Can Electromagnetic Cap Treat Alzheimer’s Disease?

Alzheimer’s disease is a neurodegenerative disease and a type of dementia. Dementia is an umbrella term that is used for conditions that are caused by diseases or brain injuries that have a negative effect on a person’s memory, behavior, and thinking. Alzheimer’s is known to interfere with your day to day living, and there is no cure for it.

Alzheimer’s is a progressive disease, but some treatments can help slow down the disease’s progression. Scientists and doctors have been working for years to develop a treatment that could stop the progression of Alzheimer’s and even reverse the damage caused to memory and cognitive capabilities. One such potential therapy that has become popular in recent times is an electromagnetic cap. But can an electromagnetic cap treat Alzheimer’s disease? Let us take a look.

Can Electromagnetic Fields Help Treat Alzheimer’s Disease?

Alzheimer’s disease is a type of dementia and affects a person’s memory, cognitive function, and behavior.(1,2) According to the Alzheimer’s Association, the disease accounts for nearly 60 to 80 percent of all dementia cases.(3) Alzheimer’s disease causes your brain cells to degenerate or ‘waste away.’ Being the most common cause of dementia, Alzheimer’s causes a continuous decline in the behavioral, thinking, and social skills of a person. This not only disrupts a person’s thinking ability but also interferes with their ability to function independently.(4,5)

Most people who have Alzheimer’s are usually given a diagnosis after the age of 65 years.(6) If Alzheimer’s is diagnosed before you have reached 60 or 65 years of age, then it is known as the early onset of Alzheimer’s disease.(7) As the disease progresses, a person starts developing severe memory impairment and eventually loses the ability to do everyday chores and activities.

Currently, the medications available for Alzheimer’s disease work on temporarily improving the symptoms and also aims to slow down the rate of memory decline. These treatments focus on helping people with the condition achieve greater functioning ability and maintain their independence for as long as possible.(8) There is no cure for Alzheimer’s, but there are many types of treatments that can help slow down the progression of the disease. One such emerging treatment is using an electromagnetic field to stop the progress of the disease.(9)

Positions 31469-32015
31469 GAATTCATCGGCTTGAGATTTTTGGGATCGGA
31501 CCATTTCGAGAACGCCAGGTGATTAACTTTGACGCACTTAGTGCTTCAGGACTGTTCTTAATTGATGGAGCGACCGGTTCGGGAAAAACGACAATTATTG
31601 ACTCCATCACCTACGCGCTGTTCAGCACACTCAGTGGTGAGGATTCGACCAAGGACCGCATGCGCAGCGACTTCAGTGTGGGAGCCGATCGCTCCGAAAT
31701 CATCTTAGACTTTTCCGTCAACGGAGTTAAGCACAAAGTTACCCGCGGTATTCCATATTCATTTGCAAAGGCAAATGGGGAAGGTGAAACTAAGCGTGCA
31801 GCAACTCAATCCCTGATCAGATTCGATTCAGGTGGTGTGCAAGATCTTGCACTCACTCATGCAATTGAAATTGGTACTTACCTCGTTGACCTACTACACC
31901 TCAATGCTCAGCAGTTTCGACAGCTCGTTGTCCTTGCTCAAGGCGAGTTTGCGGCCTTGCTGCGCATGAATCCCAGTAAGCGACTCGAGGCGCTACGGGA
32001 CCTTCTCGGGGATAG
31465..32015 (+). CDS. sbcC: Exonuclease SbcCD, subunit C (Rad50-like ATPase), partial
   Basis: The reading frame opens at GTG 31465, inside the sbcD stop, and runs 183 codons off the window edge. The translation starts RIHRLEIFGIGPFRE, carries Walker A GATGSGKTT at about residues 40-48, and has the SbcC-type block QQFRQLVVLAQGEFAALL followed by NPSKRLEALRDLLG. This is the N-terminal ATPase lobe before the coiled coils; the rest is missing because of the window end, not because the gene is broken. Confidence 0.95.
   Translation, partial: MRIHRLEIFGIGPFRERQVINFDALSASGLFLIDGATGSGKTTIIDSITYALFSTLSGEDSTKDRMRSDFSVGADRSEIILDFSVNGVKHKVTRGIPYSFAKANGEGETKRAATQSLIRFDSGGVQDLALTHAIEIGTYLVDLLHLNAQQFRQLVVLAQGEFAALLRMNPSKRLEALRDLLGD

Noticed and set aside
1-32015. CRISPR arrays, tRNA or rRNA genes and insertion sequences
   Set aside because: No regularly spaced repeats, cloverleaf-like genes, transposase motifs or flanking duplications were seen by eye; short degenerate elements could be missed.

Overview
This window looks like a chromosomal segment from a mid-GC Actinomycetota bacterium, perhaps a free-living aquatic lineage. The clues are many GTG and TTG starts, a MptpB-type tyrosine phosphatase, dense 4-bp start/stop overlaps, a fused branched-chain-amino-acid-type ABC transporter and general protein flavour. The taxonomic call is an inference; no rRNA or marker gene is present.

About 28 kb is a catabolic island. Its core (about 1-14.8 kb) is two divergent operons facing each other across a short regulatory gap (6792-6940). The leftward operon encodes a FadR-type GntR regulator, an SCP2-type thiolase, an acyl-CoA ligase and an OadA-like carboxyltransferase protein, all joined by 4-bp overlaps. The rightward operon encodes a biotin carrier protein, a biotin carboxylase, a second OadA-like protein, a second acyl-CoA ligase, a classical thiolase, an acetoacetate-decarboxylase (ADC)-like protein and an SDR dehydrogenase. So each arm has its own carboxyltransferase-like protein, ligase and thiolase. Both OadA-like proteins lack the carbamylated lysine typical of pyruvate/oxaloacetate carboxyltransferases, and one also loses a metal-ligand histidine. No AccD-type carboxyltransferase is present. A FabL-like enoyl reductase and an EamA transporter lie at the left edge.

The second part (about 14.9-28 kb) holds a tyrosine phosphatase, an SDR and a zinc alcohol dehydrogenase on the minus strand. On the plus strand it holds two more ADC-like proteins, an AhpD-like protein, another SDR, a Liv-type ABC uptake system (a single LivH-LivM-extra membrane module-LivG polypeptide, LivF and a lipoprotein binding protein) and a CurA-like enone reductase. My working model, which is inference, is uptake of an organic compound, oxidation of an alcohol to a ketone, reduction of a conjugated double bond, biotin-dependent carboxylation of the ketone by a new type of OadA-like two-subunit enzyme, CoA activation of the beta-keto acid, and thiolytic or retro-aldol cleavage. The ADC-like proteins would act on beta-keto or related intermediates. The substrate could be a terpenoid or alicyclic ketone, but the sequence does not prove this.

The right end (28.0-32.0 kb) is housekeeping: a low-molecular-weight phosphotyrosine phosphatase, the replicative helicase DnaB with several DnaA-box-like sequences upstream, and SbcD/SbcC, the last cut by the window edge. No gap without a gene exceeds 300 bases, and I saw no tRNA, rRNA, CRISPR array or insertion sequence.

Researchers have been examining whether electromagnetic fields can help in the treatment of Alzheimer’s disease. However, one needs to understand that research on this topic is still at a very early stage.

This new research concept is being spearheaded by neuroEM Therapeutics, and the latest research has been recently published in the Journal of Alzheimer’s Disease.(10)

The study looked at the use of transcranial electromagnetic treatment (TEMT) for treating Alzheimer’s disease. Transcranial electromagnetic treatment is one of the many experimental, non-pharmacological treatments for Alzheimer’s, and the electromagnetic field works by penetrating the surface of the skull, deep within the brain. The goal of the treatment is to dislodge two known toxic proteins present inside the neurons of the brain that are believed to be linked with the development of Alzheimer’s disease.(11) These two toxic proteins are Aβ and p-tau oligomers.(12)

The research team’s work revolves around their device known as MemorEM, which is like a cap attached to an electronic control device. The electromagnetic cap is worn around the arm, and the study has shown some promise in the treatment of Alzheimer’s disease.(13)

To begin with, the research was carried out on just eight people between the ages of 63 to 82 years who had mild to moderate Alzheimer’s disease. All the participants underwent baseline testing, which included blood work, brain scans, cognitive and memory testing, and samples of their cerebrospinal fluid were taken. The participants were then made to use the MemorEM device two times a day in one hour sessions for a period of two months. After the two month period ended, researchers carried out more diagnostic tests to check them against the previous baseline scores.

The trial was deemed to be safe as no one reported any adverse physiological effects or behavioral changes. At the end of the two month period, the study found that the participants had experienced an improvement in their memory function. Though the memory had not gone back to pre-Alzheimer’s time period, they had a better memory than the present. They were able to remember things up to a year back.

The study also found that there was an increase in the presence of amyloid-beta protein in the cerebrospinal fluid, as well as more tau protein in the bloodstream.(14)